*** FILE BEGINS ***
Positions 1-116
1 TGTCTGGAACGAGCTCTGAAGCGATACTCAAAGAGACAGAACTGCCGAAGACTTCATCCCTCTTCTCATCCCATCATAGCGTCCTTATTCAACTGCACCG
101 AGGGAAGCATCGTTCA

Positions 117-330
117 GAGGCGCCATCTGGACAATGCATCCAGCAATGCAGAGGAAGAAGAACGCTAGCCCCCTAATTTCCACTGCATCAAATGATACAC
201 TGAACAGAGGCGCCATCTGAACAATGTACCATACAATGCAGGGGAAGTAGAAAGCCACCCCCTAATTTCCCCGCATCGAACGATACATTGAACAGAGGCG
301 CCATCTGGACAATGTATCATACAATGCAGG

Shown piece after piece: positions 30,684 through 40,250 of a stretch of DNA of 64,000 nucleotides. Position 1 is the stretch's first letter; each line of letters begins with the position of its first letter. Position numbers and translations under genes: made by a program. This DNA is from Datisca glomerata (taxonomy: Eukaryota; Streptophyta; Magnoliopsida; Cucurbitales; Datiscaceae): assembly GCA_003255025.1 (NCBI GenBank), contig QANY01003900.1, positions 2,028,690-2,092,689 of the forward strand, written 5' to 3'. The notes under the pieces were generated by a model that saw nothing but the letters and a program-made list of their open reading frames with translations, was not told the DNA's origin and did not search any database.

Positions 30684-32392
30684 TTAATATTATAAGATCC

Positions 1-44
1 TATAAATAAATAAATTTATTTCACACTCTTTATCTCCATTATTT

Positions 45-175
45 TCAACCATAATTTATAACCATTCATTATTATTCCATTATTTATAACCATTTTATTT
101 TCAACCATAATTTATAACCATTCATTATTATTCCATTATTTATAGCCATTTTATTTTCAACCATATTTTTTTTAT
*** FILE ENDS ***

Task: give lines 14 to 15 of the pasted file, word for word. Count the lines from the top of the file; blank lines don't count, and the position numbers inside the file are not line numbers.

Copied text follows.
45 TCAACCATAATTTATAACCATTCATTATTATTCCATTATTTATAACCATTTTATTT
101 TCAACCATAATTTATAACCATTCATTATTATTCCATTATTTATAGCCATTTTATTTTCAACCATATTTTTTTTAT